New Zealand leaders in unmanned aerial vehicle (drone) technology will meet in Masterton in the lead-up to Wings over Wairarapa next week to discuss key issues facing the sector, including potential rule changes to improve regulation and increase safety.

The one-day symposium "Open Skies," on January 16 at Solway Park, will be discussing new technology as well as the proposed regulations.

Wairarapa drone operator Toby Mills supports the suggested changes.

Mr Mills owns Noise Productions, a Carterton based sound company which provides a drone photography and video service.

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"The new rules strike a good balance between keeping things open and having regulation," Mr Mills said. "At the moment, there isn't a lot around the safety side of it."

The Civil Aviation Authority (CAA) documents explaining the proposals support Mr Mills' view, saying that increasing use of unmanned aircraft poses risks to safety.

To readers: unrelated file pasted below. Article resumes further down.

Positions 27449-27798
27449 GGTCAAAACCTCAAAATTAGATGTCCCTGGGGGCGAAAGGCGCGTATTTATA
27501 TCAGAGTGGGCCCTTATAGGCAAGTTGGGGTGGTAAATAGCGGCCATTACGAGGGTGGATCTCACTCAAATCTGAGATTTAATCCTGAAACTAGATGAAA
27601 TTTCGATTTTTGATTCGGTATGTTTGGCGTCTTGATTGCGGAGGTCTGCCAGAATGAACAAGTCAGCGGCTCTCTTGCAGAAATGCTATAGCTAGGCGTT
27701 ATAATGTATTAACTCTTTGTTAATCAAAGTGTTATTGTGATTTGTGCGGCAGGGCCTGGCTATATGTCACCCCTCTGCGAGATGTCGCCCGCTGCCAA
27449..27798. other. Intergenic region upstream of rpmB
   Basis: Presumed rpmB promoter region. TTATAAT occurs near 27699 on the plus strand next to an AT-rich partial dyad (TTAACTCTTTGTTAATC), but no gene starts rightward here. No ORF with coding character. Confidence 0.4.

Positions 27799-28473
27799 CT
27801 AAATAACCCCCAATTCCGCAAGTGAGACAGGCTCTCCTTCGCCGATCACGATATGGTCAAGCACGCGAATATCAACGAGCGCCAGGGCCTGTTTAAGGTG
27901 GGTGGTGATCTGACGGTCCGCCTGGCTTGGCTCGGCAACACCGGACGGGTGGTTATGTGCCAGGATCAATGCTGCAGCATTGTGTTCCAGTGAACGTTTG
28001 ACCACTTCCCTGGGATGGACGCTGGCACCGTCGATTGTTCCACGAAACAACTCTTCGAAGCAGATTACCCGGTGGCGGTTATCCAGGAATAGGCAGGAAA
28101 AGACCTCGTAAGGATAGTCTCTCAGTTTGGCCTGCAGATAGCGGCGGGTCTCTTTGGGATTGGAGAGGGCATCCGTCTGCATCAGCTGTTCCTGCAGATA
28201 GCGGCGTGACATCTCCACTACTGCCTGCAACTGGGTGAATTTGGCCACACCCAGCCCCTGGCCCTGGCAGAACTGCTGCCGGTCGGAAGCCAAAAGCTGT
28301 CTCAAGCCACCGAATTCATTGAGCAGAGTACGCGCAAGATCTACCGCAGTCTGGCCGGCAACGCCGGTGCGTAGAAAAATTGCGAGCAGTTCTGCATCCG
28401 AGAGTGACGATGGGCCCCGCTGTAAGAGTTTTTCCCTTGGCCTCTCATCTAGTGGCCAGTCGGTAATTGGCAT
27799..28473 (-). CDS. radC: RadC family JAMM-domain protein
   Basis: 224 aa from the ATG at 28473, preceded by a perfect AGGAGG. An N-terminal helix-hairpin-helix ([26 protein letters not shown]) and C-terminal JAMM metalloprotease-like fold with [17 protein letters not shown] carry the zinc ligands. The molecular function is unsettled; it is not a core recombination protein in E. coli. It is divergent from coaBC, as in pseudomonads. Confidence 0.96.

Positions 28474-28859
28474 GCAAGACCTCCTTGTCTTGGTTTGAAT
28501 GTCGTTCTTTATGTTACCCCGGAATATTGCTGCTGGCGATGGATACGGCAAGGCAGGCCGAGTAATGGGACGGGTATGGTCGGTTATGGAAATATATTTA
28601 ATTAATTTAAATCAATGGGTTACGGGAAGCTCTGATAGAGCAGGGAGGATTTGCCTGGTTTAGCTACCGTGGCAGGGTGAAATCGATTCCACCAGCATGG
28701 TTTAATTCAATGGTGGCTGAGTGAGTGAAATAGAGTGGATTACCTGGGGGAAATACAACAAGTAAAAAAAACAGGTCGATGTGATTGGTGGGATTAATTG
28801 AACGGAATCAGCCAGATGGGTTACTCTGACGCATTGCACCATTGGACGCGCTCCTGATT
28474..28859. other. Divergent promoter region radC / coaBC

Chris Thomson, aviation industry cluster manager at Callaghan Innovation, one of the conference's partner organisations, says use of drones is increasing, with the horticulture, oil and gas, forestry, TV and film industries finding roles for the gadgets.

Mr Thompson said the proposed risk-based rules were quite progressive compared to other countries and that the technology was becoming more widely used in New Zealand.

"There are many opportunities for unmanned aircraft technology to improve farm productivity, reduce operating costs and improve safety. Examples include remote stock monitoring, fence and equipment inspections, weed spraying and pasture management," he said.

Associate Minister of Transport Craig Foss will be a keynote speaker at the conference.

CAA director Graeme Harris will talk about the proposed rules, which include:

-The introduction of a certification scheme for some operators.

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-Establishing a two-tier risk-based regulatory structure, low risk and higher or uncertain risk. Lower risk craft are unlikely to require operator certification.

The CAA issued a notice in December about the changes for the sector, also known as remotely piloted aircraft systems.

Feedback on the proposals is due by the end of this month.